Quality control testing

Establishing and enforcing quality standards in healthcare services is a good starting point to tackle corruption. By developing quality standards and testing hospital performance against these criteria, anti-corruption practitioners can identify problem areas and red flags in service delivery. Rating systems can also be used to incentivise health service providers to raise standards. Patients can also be involved in quality control through citizen scorecards, crowdsourcing platforms and patient feedback. Quality testing is especially important for drugs and medical supplies. By testing samples distributed among patients and comparing them to standard certified drugs, effective auditing can be undertaken to identify fraudulent drugs and their suppliers.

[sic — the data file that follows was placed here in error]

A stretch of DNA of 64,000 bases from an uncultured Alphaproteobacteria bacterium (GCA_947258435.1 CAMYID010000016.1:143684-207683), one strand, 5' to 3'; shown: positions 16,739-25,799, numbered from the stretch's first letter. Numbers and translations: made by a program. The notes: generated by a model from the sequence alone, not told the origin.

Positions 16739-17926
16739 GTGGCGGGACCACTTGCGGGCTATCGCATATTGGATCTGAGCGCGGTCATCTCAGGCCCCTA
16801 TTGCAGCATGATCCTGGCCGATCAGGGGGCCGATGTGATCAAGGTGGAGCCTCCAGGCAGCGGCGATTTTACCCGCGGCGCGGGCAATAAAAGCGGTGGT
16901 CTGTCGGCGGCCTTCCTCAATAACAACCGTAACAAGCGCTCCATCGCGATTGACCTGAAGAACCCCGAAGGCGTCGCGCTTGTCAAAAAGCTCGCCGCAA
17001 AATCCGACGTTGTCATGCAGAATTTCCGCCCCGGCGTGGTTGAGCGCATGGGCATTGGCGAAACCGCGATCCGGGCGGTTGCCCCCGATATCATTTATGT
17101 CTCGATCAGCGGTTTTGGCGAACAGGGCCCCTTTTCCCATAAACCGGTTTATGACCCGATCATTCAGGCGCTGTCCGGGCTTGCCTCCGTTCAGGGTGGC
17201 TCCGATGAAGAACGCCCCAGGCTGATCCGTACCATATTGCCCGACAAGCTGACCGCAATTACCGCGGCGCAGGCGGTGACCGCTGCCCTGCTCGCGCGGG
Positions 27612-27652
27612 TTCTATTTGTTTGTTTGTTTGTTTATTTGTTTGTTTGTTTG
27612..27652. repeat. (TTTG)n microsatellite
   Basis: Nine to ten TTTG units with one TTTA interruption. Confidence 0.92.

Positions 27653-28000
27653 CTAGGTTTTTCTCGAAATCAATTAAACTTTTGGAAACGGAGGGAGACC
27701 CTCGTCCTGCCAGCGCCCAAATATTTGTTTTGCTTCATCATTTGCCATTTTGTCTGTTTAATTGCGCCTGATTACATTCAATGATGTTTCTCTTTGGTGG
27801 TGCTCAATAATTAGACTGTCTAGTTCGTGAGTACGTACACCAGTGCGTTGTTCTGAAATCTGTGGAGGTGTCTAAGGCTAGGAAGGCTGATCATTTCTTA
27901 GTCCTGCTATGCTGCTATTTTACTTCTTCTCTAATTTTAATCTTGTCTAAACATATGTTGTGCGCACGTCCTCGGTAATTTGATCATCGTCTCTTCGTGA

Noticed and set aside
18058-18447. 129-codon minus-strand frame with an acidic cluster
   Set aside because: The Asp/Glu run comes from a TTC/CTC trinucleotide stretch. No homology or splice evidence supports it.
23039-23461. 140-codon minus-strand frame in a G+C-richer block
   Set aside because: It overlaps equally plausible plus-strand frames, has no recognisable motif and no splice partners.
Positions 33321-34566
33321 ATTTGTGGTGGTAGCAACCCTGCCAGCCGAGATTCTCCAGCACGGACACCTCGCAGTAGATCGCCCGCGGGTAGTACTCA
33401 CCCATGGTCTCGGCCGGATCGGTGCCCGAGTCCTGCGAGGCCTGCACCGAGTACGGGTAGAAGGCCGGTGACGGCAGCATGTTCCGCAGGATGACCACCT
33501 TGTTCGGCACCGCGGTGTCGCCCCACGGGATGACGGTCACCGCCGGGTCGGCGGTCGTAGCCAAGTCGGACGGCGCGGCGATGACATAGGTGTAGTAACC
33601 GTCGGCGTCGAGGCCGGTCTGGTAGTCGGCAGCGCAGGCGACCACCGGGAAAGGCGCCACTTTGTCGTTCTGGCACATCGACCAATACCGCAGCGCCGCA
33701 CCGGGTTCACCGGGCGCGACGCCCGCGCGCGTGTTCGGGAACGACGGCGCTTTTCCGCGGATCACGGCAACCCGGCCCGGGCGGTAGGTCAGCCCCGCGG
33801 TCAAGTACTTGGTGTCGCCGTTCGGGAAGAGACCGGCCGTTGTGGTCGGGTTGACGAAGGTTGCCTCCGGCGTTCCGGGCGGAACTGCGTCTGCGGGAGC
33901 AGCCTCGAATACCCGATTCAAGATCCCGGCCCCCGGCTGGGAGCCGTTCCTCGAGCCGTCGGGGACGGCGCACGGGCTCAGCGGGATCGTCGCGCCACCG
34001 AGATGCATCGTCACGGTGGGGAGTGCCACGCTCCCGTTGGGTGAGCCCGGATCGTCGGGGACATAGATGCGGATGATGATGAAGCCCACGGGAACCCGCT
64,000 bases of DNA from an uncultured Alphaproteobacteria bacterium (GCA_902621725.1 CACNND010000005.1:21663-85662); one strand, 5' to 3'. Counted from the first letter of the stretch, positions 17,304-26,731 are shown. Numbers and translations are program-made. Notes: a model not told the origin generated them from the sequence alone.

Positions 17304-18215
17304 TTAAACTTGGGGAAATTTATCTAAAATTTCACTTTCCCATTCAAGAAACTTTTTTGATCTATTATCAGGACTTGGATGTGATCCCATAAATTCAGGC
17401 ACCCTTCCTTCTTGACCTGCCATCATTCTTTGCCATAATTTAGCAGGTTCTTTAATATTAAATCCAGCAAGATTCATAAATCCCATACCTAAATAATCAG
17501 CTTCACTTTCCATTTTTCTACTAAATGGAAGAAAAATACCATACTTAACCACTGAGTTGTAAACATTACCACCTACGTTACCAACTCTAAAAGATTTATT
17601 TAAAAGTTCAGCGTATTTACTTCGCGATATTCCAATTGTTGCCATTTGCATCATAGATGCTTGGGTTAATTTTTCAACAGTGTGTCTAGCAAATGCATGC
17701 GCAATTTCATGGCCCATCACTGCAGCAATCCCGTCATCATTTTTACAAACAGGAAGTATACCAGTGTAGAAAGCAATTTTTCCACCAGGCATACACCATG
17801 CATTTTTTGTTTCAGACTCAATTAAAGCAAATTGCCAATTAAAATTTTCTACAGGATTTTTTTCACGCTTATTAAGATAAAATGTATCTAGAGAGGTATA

Iñaki Albisu Ardigó; Marie Chêne


Matthew Jenkins

Contributing experts:

Umrbek Allakulov (Water Integrity Network)

Shaazka Beyerle (US Institute of Peace)

Simone Bloem (Center for Applied Policy)

Claire Grandadam (Water Integrity Network)

Jacques Hallak (Jules Verne University – Amiens)

Mihaylo Milovanovitch (Centre For Applied Policy)

Muriel Poisson (International Institute for Educational Planning (IIEP-UNESCO)

Juanita Riano (Inter-American Development Bank)

Marc Y. Tassé (Canadian Centre of Excellence for Anti-Corruption)

Vítězslav Titl (University of Siegen)

Davide Torsello (Central European University Business School)

Patty Zakaria (Royal Roads University)



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